The Sinking of the R.M.S. Leinster

People on board

John Kinsella


John Kinsella was born on 8 March 1883 at 105 Grangegorman, Dublin, also named ‘The Rope Walk’. His parents, Matthew Kinsella and Rose Brien had married in Swords, Co Dublin in 1875 and there were three other children in this marriage. Matthew was a Constable with the Dublin Metropolitan Police, retiring in the early 1890s. Rose died in July 1888 in Aughrim Street in Stoneybatter, where the family had moved a few years earlier. Matthew Kinsella remarried in 1894 to Anne Keogh née Hilliard who, like John, was also widowed and three girls were born between 1895 and 1898.

By the time of the 1901 census the family had moved to 34 Stoneybatter where John had opened a Green Grocer’s shop. In this four-roomed building there were twelve people, Matthew and Anne, two teenaged sons John and Matthew from the first marriage, the three young girls, two young daughters from Anne’s first marriage, as well as three boarders. Eighteen year old John was working as a ‘Draper’s Assistant’.

John married Alice Quinn in October 1907 in Aughrim Street, John giving his occupation as ‘Driver’. They lived in a tenement in Rialto Buildings, across the River Liffey from Stoneybatter, in two rooms with their two children, Matthew born 1909 and Daniel in 1910. On both occasions John’s occupation was given as ‘Groom’. However, when a third child, Alice Frances, was born in 1913, her father’s occupation was given as Agent, Grand Canal Co. and their address as Hazelhatch. A fourth child, James, was born in 1916.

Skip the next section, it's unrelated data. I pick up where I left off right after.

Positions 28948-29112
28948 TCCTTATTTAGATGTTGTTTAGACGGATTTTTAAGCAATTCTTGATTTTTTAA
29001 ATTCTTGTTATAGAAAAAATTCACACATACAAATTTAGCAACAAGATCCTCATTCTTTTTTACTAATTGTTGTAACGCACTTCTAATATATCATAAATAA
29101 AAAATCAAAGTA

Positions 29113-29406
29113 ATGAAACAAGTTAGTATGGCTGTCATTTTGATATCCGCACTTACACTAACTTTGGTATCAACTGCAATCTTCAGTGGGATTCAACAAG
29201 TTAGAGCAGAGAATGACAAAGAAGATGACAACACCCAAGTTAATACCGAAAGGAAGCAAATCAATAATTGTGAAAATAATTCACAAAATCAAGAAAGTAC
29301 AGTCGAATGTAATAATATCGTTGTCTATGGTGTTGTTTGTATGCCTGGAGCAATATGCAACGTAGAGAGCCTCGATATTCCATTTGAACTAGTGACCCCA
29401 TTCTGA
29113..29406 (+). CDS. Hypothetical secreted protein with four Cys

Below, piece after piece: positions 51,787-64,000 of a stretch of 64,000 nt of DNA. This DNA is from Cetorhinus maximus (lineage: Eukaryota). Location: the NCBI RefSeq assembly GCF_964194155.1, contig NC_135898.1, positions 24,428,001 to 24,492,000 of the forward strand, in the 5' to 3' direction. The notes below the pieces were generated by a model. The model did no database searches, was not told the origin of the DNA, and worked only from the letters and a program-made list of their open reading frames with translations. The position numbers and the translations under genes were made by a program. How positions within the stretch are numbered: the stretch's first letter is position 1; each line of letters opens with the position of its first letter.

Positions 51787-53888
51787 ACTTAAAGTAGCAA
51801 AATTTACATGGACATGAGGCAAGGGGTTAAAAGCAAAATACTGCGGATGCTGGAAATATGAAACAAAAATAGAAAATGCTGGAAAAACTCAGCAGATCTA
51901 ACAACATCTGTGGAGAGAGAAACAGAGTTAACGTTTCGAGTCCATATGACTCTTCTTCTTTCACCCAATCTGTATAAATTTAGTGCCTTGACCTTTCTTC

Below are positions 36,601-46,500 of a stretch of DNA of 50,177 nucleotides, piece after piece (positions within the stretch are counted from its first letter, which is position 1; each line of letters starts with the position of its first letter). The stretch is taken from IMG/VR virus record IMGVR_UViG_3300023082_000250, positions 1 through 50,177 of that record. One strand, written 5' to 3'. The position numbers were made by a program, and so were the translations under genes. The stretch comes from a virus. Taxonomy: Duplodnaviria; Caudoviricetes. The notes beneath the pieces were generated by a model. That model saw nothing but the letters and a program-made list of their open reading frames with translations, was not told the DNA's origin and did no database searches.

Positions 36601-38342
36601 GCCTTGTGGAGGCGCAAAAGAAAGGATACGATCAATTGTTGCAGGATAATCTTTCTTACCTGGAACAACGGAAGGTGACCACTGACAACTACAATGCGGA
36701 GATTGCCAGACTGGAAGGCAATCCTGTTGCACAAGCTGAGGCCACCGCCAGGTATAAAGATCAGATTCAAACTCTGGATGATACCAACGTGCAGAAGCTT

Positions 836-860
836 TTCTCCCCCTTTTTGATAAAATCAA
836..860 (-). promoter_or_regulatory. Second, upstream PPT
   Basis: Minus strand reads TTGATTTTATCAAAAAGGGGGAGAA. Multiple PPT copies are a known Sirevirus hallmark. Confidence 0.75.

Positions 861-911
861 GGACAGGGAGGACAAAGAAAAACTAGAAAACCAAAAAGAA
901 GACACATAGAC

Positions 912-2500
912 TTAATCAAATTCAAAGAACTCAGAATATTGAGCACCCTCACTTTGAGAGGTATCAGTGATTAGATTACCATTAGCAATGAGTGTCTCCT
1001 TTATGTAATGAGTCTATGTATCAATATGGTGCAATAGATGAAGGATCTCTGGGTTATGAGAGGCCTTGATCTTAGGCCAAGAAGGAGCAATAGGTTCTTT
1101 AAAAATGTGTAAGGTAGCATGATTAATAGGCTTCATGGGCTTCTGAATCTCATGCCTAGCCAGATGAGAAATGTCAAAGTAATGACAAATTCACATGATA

The available military records for John are scant, so it is not known when he enlisted with the Royal Dublin Fusiliers, or what action he was involved in. They do state that he had been employed by the Grand Canal Company. In 1918 he was with the Royal Defence Corps, which was made up from soldiers who were medically unfit for front-line duties, so he may have been injured while with the RDF. The role of the Defence Corps was mainly security and guard duties in the U.K. He was presumably returning to duty from leave in Dublin when he was travelling on RMS Leinster on 10 October 1918 along with twenty-eight more members of the Defence Corps. John did not survive the sinking, nor was his body recovered. He is remembered on the Hollybrook Memorial in Southampton.



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